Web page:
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Other Plants Discussion of all other types of plants besides bananas.


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Old 07-05-2009, 05:23 PM   #1 (permalink)
 
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Default Polyembryonic mangos

I have quite a few polyembryonic Manila Mangos ( Mangos with two sprouts), and i've been wondering what to do with them. I heard that the smaller sprout makes identical fruit to the parent, but the first one is already 8 inches tall and would hate to thin it out.

So what do you guys prefer to do, thin them out of leave them be? Could you also tie them together to form one tree?
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Old 07-05-2009, 06:14 PM   #2 (permalink)
 
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Default Re: Polyembryonic mangos

Good question, I still have a lot to learn about mangos myself. But I thin mine out. I had four pups on one, I pulled off three left one and that one is now growing fast, I seen new leafs every week.
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Old 07-05-2009, 06:27 PM   #3 (permalink)
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Default Re: Polyembryonic mangos

You should always keep the most vigorous. The more "trees" you let grow from a single seed, the more nutrients they will need to absorb.
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Old 07-05-2009, 07:02 PM   #4 (permalink)
 
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Default Re: Polyembryonic mangos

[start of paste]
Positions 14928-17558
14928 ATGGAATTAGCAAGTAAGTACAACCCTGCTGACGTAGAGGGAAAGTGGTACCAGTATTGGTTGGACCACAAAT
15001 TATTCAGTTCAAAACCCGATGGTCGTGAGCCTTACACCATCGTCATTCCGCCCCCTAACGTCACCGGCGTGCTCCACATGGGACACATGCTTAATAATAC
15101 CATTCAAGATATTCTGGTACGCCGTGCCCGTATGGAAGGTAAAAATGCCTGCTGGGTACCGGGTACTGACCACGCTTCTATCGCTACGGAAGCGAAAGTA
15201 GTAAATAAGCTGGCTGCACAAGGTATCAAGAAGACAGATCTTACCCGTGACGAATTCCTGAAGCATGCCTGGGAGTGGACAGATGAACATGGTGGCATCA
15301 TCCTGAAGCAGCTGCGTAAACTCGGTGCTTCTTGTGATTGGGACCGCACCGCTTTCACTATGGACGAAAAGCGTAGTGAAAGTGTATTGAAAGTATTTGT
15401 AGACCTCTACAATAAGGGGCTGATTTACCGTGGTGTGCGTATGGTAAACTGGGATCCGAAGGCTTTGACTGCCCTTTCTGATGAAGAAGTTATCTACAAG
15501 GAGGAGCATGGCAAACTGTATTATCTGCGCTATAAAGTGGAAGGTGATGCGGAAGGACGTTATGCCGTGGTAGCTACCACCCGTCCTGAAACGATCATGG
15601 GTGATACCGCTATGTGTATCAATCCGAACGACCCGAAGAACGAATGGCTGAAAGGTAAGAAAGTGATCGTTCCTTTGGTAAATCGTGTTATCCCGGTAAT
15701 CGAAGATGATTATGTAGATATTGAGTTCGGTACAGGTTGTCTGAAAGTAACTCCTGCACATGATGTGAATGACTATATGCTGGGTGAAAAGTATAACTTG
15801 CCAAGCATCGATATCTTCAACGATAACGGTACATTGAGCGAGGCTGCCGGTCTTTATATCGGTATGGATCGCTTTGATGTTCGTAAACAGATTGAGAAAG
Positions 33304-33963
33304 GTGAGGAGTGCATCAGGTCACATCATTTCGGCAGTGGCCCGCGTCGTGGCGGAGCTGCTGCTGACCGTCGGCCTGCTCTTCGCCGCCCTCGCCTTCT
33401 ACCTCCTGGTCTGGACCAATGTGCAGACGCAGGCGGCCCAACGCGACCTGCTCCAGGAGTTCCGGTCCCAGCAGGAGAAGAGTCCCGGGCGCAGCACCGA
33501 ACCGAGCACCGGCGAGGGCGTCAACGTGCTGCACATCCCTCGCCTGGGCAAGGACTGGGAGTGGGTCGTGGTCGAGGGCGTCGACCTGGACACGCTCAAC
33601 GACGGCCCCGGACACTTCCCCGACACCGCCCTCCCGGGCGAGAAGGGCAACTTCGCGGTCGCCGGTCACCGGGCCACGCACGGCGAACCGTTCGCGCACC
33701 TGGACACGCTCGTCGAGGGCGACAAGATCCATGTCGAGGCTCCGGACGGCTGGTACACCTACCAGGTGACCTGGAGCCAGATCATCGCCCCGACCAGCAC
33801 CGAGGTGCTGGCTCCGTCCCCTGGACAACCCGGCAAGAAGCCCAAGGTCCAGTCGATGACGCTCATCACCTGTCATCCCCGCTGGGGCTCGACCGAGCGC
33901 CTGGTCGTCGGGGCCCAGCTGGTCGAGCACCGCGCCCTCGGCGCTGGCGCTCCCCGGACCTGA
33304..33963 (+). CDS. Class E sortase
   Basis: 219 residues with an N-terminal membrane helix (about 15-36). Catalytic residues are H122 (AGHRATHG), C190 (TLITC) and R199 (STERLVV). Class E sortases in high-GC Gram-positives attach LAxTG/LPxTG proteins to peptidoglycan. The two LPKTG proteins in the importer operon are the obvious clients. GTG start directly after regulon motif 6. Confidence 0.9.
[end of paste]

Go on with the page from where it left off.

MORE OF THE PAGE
Ok, thanks guys. I thinned them out to the most vigorous, but kept one pot with two seedlings to see what will happen later on.
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Old 07-05-2009, 09:17 PM   #5 (permalink)
 
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Default Re: Polyembryonic mangos

graft the small sprout to the more tall one that should solve the problem!!!! u know what i mean!!
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Old 07-05-2009, 09:26 PM   #6 (permalink)
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Default Re: Polyembryonic mangos

Quote:
Originally Posted by rich985 View Post
So what do you guys prefer to do, thin them out of leave them be? Could you also tie them together to form one tree?
One sprout will always dominate the other due to geometry in the seed. After the small seedling has at least 2 sets of true leaves, you can dump them out of the container and safely separate them. All other things being equal, they will have the same stature a year later.

Mangos do not come entirely true from seed and some of them have a notorious amount of drift. The Manilla variety is not a premium quality fruit so there is no real worry. You might end up with something better! Otherwise, depending on the climate the tree will be planted in, Manilla is not a bad choice for a rootstock.
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